Here's a post from Becky a farmer in E. WA:
I'd like to add a little firsthand info here as to growing BD feed stocks. We're farmers in Eastern Washington. We grew 260 acres of canola last year and had another 260 acres planted for 2008. I drive a VW Passat diesel and a 1999 Ford F-350 diesel (when I have to have the pulling/hauling power) running 100% Washington grown canola oil BD (except during the winter when I have to blend) in both of them. I pay full price for my canola BD and will continue to do so to support my local BD processor and the local Eastern Washington economy.
Our canola is grown with minimal inputs, no pesticides and supports a huge number of honeybee hives for local apiaries during the June bloom, which greatly improves their health and general wellbeing. And for those thinking the land used to grow this canola is taking away from other food crops, it's not. It's grown on ground that would otherwise be left empty, or fallow, producing nothing. So, we're not reducing food production at all on our farmland...we're increasing it. The canola meal is a highly sought after feed for all kinds of livestock from cattle, milk cows, poultry, etc.. In fact, the dairy farmers absolutely love it because it increases the butter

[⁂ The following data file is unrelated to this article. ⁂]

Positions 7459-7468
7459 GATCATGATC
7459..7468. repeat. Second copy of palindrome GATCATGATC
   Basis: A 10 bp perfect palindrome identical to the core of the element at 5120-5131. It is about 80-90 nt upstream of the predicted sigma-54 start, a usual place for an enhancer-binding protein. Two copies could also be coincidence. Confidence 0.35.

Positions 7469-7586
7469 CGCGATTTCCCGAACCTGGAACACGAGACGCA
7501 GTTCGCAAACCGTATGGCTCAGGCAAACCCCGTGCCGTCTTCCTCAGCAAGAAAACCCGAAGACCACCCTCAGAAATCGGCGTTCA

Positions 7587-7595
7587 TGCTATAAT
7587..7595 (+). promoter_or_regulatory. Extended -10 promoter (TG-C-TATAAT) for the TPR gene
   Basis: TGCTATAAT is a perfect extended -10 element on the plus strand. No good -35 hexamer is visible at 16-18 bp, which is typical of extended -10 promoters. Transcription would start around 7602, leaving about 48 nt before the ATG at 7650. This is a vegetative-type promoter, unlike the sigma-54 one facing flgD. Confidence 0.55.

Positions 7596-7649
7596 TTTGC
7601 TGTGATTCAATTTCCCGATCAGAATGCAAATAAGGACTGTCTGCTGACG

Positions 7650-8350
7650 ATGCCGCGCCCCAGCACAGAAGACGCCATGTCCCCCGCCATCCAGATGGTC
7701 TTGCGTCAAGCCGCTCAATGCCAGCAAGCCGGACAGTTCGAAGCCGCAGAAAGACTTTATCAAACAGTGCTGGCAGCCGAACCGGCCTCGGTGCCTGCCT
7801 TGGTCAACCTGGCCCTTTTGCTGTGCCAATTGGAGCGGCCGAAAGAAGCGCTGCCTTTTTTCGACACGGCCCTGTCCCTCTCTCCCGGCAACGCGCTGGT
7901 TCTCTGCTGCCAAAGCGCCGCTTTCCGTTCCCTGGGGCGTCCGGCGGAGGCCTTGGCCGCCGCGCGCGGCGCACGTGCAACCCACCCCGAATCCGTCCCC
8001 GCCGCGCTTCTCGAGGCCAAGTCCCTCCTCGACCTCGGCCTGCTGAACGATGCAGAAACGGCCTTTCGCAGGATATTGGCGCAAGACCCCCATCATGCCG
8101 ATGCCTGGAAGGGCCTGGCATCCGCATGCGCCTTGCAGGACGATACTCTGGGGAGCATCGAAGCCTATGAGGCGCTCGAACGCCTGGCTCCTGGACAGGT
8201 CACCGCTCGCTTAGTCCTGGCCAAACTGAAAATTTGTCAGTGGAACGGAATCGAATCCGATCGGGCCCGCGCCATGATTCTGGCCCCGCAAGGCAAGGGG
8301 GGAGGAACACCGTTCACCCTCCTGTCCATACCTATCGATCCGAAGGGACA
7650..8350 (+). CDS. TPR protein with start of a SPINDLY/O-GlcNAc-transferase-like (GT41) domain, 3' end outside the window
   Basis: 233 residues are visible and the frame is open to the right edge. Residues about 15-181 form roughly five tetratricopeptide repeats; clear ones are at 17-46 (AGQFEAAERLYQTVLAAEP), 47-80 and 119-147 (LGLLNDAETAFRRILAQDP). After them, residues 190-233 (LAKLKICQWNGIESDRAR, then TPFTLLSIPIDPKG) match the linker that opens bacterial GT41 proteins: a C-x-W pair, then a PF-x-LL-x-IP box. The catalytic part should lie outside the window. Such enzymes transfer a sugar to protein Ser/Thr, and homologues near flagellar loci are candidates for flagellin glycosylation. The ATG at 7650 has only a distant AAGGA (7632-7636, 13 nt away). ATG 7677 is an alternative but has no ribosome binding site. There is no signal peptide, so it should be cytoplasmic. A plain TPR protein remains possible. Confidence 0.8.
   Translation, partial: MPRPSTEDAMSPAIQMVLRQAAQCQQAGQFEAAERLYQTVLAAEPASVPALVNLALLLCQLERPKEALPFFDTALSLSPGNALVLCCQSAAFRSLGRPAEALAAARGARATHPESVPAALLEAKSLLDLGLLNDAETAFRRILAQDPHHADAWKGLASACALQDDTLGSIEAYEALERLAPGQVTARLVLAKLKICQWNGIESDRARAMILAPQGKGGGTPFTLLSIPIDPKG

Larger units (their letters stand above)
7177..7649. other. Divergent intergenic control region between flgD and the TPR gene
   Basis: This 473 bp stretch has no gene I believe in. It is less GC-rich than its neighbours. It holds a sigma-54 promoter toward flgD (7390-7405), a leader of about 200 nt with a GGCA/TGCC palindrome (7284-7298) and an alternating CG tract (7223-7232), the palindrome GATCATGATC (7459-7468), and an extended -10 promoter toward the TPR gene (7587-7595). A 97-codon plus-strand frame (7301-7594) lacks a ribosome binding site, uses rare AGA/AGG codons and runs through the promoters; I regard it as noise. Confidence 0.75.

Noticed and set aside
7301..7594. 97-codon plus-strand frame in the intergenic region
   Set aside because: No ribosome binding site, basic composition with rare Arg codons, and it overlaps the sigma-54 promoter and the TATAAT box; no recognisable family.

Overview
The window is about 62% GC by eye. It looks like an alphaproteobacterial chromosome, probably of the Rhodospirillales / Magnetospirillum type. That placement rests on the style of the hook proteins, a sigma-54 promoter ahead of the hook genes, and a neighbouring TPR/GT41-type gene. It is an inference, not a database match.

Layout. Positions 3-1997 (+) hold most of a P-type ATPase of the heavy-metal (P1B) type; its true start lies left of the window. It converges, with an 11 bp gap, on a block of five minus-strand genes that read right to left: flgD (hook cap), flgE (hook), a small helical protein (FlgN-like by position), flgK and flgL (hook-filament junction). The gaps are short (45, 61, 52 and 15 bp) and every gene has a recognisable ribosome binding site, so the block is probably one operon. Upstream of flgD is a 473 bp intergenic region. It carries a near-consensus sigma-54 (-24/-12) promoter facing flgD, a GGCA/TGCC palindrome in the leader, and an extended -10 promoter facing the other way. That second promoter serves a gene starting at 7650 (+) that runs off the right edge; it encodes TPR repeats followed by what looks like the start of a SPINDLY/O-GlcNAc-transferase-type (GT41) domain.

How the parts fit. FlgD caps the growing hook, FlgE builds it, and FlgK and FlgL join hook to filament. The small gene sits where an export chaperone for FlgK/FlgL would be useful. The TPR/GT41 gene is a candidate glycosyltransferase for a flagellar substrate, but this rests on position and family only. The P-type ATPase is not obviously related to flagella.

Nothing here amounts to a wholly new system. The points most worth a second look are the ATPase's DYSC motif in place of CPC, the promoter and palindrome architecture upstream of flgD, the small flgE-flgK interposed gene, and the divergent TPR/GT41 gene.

fat and omega3 fatty acids in their milk.
Just thought some of you might be interested with what some of your
Washington farmers are doing.
She added this later:
The honey bee industry is in really big trouble right now due to unexplained diseases and losses in hives all over the world. It is critical to the health of the bees to have a large, highly nutritious source of pollen and nectar to recover from being hauled down to California and back up during the fruit and nut pollination season. The canola provides that critical need at just the right time.